The second-hand car market is set to be swamped with flood-damaged cars. The experts warn that they may look undamaged to the untrained eye, but they may be hiding dangerous problems with everything from the brakes to the airbags.
AA Insurance has issued the warning, after an estimated 6,700 cars were damaged by extreme weather over the Christmas break. Insurers appreciate how dangerous these cars are, so will always dispose of them after they have been immersed in water. However, not all car owners will turn to their insurer after a flood - to avoid affecting their no claims bonus or their ongoing premiums. It means that these measures won't stop all flood-damaged cars hitting the second hand market.
Once dried out, it will be difficult to tell that these cars have been affected by the floods. However, Michael Lloyd, director of AA Insurance, listed off a range of potential problems: "Catalytic converter and exhaust system life can be seriously reduced, wheel bearings could seize, brakes can be affected and alternator and starter motors could fail," he says. "In addition, water can seriously affect electrical and electronic systems including the airbags, which might go off unexpectedly – or not deploy when they should."
These are not only very expensive problems to deal with, but they could also prove highly dangerous if something like the brakes or the airbags fail when you need them.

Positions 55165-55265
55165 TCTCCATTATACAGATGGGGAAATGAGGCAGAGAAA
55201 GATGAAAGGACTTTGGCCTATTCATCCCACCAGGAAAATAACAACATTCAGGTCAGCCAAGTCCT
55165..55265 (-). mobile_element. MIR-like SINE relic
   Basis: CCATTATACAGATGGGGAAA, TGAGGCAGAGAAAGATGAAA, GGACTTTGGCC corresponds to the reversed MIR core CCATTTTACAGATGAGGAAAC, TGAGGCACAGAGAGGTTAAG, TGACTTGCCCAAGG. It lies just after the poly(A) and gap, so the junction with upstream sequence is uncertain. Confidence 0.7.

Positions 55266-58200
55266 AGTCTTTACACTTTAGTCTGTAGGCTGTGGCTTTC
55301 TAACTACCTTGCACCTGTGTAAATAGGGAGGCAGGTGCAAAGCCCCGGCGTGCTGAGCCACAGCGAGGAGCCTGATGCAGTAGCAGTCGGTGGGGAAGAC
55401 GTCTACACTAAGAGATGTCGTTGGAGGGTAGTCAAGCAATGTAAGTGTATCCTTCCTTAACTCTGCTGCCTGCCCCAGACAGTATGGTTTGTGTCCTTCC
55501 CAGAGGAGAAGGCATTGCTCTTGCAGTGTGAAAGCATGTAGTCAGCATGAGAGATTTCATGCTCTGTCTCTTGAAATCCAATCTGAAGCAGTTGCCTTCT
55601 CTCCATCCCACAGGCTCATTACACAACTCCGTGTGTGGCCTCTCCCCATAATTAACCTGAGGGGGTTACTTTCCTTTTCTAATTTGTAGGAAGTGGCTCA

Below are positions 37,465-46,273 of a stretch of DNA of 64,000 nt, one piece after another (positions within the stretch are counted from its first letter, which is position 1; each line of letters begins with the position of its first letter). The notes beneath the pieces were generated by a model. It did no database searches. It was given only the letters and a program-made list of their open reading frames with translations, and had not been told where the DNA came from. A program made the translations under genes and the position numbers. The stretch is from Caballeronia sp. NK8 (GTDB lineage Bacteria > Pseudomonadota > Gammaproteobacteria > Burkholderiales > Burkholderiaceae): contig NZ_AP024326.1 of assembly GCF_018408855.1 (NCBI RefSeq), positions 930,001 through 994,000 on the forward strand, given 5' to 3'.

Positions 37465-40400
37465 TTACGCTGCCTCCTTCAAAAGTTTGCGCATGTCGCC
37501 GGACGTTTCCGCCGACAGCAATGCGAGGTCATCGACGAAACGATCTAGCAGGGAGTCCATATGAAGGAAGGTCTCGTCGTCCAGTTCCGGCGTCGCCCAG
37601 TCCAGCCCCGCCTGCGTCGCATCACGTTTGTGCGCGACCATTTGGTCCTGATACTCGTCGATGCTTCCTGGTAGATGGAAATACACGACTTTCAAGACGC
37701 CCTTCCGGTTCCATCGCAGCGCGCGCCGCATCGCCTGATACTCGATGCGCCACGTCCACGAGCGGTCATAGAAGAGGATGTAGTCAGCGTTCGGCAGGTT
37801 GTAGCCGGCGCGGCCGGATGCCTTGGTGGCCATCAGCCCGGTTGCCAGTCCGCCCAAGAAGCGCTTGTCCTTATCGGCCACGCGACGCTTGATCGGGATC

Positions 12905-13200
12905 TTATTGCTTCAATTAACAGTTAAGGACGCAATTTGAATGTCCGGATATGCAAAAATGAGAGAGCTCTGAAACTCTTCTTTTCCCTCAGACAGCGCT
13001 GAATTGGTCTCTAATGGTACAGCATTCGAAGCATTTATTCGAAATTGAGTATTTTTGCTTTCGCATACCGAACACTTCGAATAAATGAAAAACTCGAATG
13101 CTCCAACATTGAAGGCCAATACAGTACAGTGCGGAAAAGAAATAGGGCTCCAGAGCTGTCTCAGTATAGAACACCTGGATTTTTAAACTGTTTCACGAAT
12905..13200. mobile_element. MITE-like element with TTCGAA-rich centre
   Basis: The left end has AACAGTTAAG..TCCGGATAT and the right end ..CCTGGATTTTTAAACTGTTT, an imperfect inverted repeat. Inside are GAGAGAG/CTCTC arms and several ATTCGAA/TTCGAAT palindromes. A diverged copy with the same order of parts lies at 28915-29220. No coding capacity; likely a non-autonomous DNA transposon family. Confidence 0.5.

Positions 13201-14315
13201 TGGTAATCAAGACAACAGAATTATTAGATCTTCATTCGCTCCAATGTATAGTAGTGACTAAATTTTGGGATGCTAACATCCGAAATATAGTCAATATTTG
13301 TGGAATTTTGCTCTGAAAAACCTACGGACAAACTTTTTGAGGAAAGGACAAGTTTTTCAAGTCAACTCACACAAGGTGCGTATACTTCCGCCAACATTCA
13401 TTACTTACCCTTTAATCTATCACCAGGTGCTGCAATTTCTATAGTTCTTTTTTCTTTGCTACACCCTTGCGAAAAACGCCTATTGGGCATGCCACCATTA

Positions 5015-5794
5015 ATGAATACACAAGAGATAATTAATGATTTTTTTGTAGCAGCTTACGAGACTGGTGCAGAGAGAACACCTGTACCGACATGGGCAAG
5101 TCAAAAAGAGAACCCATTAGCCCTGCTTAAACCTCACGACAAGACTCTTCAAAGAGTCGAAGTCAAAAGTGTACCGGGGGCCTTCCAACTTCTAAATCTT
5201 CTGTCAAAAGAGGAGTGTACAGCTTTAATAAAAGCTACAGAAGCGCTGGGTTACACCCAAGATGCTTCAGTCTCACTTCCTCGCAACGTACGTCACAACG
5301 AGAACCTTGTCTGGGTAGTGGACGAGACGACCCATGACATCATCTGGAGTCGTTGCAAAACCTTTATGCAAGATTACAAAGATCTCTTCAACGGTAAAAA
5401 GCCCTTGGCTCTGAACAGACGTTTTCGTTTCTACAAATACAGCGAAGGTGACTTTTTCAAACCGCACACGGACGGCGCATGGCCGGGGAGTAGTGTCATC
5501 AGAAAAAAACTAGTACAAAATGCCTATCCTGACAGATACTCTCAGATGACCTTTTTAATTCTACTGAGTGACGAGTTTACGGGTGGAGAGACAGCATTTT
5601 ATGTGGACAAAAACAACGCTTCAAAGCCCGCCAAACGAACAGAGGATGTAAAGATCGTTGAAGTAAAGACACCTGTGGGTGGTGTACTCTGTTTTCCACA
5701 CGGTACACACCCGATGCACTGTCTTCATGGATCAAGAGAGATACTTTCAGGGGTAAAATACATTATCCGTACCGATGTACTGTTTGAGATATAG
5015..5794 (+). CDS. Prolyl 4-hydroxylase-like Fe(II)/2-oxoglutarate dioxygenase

How can you tell?
Lloyd says there are some warning signs to look for when you're inspecting a second hand car. Any signs of dampness should ring alarm bells - this includes the windows being open, a strong smell of air freshener and a lot of condensation on the windows - along with damp upholstery or carpets.
You should check for any water caught inside the lights. The best way is to take someone with you, who can gently rock the car, so you can check there's no water sloshing about in the lights.
You should also take the oil filler cap off and check underneath. If there is a whitish, mayonnaise-like deposit (emulsified oil) under the cap, there is water in the engine.
Start the engine too, and turn the heater blower on to the windscreen. If the glass immediately steams up and takes a long time to clear, there is moisture in the system.
When you start the engine, the system does a self-check. The airbag light should come on and then go off after a few seconds. If it doesn't, there's a fault. This is particularly worrying, because if the air bag electronics have been submerged they may fail when you need them - or even go off unexpectedly when you're on the motorway.
It's also worth checking the paperwork. If the car is within the manufacturer's warranty, call them and check whether it is still active. If the manufacturer knows of any flood damage, it will void the guarantee.
You should also check the car's history - with something like an AA Car Data Check or an HPI Check. These will highlight if the car has been written off by insurance companies and the DVLA. They will also pick up any other issues with the car's history (such as if it has been bought through a hire purchase agreement that hasn't been paid off).